For Immediate Release: January 15, 2010
Contact: Nathan Bupp, Vice President of Communications
email@example.com - (207) 358-9785
Amherst, New York—In response to Haitian residents’ emergency needs following the Jan. 12 earthquake, the Center for Inquiry’s Skeptics and Humanist Aid and Relief Effort (S.H.A.R.E.) has raised $47,000 in less than 24 hours. Those who live without God or religion, along with faith groups, recognize the need to assist the stricken nation’s survivors and have answered the call.
All donations to S.H.A.R.E.—100 percent with no operating costs retained—will be sent directly to the secular aid group Doctors Without Borders, which suffered the loss of all three of its medical facilities and is working against difficulties to provide the basics of first-aid care and stabilization.
“Good, nonreligious people want to help, but are often reluctant to give when they know their donations may be diverted from real aid to sectarian causes,” said Ronald A. Lindsay, president and CEO of the Center for Inquiry. “S.H.A.R.E. provides an assured opportunity for people to directly help those in need—and to show they care—without a needless entanglement in religion.”
Previous S.H.A.R.E. campaigns raised relief funds for survivors of the 7.9-magnatude earthquake that struck China’s Sichuan Province in May 2008, assisted displaced families following the February 2008 tornadoes in the Southeastern United States and the Southern California wildfires that destroyed thousands of homes in 2007, and helped to coordinate the distribution of medical supplies on the Gulf Coast following Hurricane Rita in September 2005.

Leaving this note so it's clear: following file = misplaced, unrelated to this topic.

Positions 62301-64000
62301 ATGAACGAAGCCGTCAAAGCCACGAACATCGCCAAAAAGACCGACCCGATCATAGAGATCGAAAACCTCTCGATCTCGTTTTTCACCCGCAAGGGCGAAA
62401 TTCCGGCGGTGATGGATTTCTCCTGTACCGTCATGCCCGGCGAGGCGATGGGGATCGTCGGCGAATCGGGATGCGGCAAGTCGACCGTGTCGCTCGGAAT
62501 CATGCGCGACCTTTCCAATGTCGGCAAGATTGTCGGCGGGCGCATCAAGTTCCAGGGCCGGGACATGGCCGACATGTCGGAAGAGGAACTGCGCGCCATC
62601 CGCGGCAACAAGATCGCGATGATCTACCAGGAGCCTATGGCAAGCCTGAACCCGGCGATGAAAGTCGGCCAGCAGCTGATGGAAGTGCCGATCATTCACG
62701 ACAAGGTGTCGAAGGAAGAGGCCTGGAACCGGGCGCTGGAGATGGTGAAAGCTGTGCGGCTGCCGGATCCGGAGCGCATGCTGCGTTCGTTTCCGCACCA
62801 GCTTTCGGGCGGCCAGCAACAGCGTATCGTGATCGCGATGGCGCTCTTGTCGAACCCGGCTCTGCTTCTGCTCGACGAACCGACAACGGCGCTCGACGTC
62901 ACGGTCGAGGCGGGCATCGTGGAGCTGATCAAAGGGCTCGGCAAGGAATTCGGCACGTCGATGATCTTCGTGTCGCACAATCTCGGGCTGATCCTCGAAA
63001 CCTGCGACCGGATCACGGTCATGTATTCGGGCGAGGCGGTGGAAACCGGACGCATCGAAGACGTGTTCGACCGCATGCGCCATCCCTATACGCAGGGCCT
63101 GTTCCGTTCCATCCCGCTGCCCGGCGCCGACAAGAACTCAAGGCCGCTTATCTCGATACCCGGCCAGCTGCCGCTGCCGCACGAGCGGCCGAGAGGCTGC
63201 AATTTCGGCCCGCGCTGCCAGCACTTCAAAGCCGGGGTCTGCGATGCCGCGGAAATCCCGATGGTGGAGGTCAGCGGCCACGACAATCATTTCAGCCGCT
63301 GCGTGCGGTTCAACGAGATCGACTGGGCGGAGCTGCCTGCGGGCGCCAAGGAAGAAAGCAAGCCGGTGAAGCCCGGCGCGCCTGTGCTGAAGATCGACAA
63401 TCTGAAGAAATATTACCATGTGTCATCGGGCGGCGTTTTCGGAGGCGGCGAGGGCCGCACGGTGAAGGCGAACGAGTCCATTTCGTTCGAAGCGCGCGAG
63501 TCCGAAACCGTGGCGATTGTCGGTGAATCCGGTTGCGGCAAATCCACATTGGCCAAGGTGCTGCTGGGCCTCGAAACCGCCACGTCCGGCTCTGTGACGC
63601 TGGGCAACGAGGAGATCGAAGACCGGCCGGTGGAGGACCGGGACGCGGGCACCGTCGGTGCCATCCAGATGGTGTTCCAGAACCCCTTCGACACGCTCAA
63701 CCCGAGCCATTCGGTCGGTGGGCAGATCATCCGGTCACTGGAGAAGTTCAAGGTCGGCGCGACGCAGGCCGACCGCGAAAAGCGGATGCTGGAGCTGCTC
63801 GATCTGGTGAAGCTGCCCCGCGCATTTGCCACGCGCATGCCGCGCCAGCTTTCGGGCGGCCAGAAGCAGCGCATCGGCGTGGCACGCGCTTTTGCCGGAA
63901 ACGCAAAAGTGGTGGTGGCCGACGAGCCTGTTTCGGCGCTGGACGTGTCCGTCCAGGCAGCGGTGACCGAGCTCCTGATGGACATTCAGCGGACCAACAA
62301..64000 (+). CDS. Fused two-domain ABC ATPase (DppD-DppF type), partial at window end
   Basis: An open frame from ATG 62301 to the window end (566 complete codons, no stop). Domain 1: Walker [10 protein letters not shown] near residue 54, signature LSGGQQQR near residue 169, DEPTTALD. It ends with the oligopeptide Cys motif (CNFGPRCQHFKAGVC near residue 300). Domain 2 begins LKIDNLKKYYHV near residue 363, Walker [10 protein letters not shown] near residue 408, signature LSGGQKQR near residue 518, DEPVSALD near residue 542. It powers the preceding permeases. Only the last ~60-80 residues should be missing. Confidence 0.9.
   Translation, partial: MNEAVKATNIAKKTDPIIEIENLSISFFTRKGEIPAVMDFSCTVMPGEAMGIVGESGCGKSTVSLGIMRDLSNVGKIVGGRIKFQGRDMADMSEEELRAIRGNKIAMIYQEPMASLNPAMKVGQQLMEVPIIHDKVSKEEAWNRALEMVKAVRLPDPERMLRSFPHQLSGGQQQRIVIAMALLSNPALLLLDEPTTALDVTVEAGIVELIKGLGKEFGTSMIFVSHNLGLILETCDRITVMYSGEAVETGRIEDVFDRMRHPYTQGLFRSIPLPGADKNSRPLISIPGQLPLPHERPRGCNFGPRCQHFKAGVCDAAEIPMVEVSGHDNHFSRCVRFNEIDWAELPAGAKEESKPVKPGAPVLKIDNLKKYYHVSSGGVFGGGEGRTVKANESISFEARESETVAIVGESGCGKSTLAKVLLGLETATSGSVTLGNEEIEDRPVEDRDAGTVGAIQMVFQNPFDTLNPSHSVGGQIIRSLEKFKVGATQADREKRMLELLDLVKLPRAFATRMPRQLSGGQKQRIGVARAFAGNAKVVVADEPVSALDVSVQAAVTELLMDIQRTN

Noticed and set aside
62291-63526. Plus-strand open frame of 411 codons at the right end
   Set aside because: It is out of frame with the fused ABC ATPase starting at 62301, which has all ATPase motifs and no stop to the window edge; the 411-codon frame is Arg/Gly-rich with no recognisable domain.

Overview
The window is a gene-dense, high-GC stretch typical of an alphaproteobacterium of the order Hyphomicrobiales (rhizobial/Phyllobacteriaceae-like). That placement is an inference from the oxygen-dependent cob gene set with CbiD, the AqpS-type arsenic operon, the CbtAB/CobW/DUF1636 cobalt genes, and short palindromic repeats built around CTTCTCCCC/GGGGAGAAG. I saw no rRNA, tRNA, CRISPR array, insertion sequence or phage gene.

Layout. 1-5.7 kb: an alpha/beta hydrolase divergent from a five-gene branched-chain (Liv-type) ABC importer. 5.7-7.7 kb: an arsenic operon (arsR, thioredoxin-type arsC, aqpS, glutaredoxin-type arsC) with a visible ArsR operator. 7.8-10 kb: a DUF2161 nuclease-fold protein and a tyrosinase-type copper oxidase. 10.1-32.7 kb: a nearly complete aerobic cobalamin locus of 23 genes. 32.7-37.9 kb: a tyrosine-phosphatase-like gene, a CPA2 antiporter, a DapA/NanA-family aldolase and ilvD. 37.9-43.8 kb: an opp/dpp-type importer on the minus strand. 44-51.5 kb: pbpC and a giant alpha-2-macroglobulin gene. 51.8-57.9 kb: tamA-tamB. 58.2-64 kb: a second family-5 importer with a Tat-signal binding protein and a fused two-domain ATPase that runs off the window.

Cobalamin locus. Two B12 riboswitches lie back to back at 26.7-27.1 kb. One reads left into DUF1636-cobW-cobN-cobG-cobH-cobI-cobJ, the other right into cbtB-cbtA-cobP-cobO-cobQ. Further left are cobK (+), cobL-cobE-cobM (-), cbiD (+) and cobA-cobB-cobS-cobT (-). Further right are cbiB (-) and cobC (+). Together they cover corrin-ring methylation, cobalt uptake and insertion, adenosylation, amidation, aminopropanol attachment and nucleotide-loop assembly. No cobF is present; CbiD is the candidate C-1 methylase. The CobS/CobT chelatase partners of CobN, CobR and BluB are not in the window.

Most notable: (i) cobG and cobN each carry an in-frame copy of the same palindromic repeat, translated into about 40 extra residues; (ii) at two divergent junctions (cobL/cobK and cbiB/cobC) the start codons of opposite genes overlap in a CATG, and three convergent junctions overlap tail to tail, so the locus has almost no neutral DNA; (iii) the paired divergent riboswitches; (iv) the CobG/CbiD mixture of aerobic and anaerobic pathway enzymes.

S.H.A.R.E. is a program of the Center for Inquiry, responding to the need to provide an alternative for those who wish to contribute to charitable efforts without the intermediary of a religious organization in times of great need.
Those wishing to contribute to the dedicated Haiti campaign through S.H.A.R.E. may do so at
The Center for Inquiry/Transnational, a nonprofit, educational, advocacy, and scientific-research think tank based in Amherst, New York, is also home to the Council for Secular Humanism, founded in 1980; and the Committee for Skeptical Inquiry (formerly CSICOP), founded in 1976. The Center for Inquiry’s research and educational projects focus on three broad areas: religion, ethics, and society; paranormal and fringe-science claims; and sound public policy. The Center’s Web site is